Abbott's Minimally Invasive MitraClip® System for Mitral Regurgitation
Product News Mar 13, 2013
Abbott has announced data from the EVEREST II (Endovascular Valve Edge-to-Edge REpair STudy) High Surgical Risk cohort evaluating the company's first-in-class catheter-based MitraClip® System for the treatment of mitral regurgitation (MR).
Findings were presented at the 62nd Annual Scientific Session of the American College of Cardiology in San Francisco.
Abbott's MitraClip system, an investigational device in the United States, received CE Mark in 2008 and is commercially available in approximately 30 countries, with more than 8,000 patients treated to date.
The device is delivered to the heart through the femoral vein, a blood vessel in the leg, and is designed to reduce MR by clipping together the leaflets of the mitral valve to allow the heart to more efficiently pump blood.
The EVEREST II High Surgical Risk cohort included data from patients enrolled in the multi-center EVEREST II High Risk and REALISM continued access studies.
Findings from 351 symptomatic U.S. patients deemed too high risk for open mitral valve surgery demonstrated:
• A 30-day mortality rate significantly lower than expected for surgery (4.8 percent for patients treated with the MitraClip system versus 18.2 percent predicted surgical mortality, p<0.0001);
• A low rate of adverse events, despite the high surgical risk profile of the patients
• An implant success rate of 96 percent;
• Acute reduction in MR to 2+ or less achieved in 86 percent of patients treated with the MitraClip device;
• Clinically significant improvement in left ventricular size, significant improvements in NYHA Functional Class and SF-36 Quality of Life scores, and significantly reduced rates of hospitalization for heart failure (48 percent reduction from one year post-discharge compared to the year prior to treatment, p<0.0001).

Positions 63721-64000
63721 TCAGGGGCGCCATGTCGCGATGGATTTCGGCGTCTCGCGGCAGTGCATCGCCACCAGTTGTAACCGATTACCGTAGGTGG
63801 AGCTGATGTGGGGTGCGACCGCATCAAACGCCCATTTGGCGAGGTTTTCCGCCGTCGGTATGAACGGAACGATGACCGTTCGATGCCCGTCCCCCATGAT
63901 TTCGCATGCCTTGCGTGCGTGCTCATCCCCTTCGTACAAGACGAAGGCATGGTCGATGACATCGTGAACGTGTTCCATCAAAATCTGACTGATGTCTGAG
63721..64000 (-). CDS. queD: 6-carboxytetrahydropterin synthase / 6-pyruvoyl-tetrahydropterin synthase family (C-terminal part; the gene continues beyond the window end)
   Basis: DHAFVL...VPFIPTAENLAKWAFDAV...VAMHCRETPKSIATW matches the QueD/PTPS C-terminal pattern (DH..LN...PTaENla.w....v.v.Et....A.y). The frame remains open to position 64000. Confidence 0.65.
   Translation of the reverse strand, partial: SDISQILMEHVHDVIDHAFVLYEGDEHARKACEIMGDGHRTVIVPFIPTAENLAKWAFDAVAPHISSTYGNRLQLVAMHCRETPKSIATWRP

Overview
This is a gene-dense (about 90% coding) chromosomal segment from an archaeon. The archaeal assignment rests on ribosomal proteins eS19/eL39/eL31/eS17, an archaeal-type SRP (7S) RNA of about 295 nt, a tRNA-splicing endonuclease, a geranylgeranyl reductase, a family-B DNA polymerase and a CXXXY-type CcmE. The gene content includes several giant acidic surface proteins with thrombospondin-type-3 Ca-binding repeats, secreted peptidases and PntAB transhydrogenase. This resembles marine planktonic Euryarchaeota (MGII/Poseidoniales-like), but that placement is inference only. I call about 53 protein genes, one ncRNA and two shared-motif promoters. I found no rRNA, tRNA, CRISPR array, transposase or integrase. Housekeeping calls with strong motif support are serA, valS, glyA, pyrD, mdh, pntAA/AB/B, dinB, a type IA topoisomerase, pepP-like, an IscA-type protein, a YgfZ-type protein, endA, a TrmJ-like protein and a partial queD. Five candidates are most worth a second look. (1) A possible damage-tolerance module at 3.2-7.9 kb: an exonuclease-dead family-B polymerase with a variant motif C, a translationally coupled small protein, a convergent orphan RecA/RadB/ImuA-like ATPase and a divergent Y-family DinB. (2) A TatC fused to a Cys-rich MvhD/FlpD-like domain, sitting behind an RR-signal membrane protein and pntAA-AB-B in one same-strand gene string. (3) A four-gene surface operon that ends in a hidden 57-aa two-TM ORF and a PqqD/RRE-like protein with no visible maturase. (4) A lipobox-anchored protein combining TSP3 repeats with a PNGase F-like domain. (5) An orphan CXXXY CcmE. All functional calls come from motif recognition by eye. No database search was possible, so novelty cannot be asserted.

"Patients with mitral regurgitation who are not candidates for mitral valve surgery due to risk of mortality have an unmet need for a treatment option that will reduce symptoms and improve the quality of their lives," said D. Scott Lim, M.D., associate professor of Cardiovascular Medicine at the University of Virginia Health System in Charlottesville, Va.
Lim continued, "The findings of the EVEREST II High Surgical Risk cohort suggest that treatment with the MitraClip device represents a new option that could allow these high-risk patients to return to activities they enjoy, and results in a reduction in hospitalizations for heart failure."
"These results add to the large and growing body of data that show that the first-in-class percutaneous MitraClip therapy can have positive results for high surgical risk patients suffering from the debilitating symptoms of significant mitral regurgitation," said Charles A. Simonton, M.D., FACC, FSCAI, divisional vice president, Medical Affairs, and chief medical officer, Abbott Vascular.
Simonton continued, "We look forward to the March 20 FDA Advisory Committee meeting to discuss the MitraClip system as a treatment option for this patient group in the United States."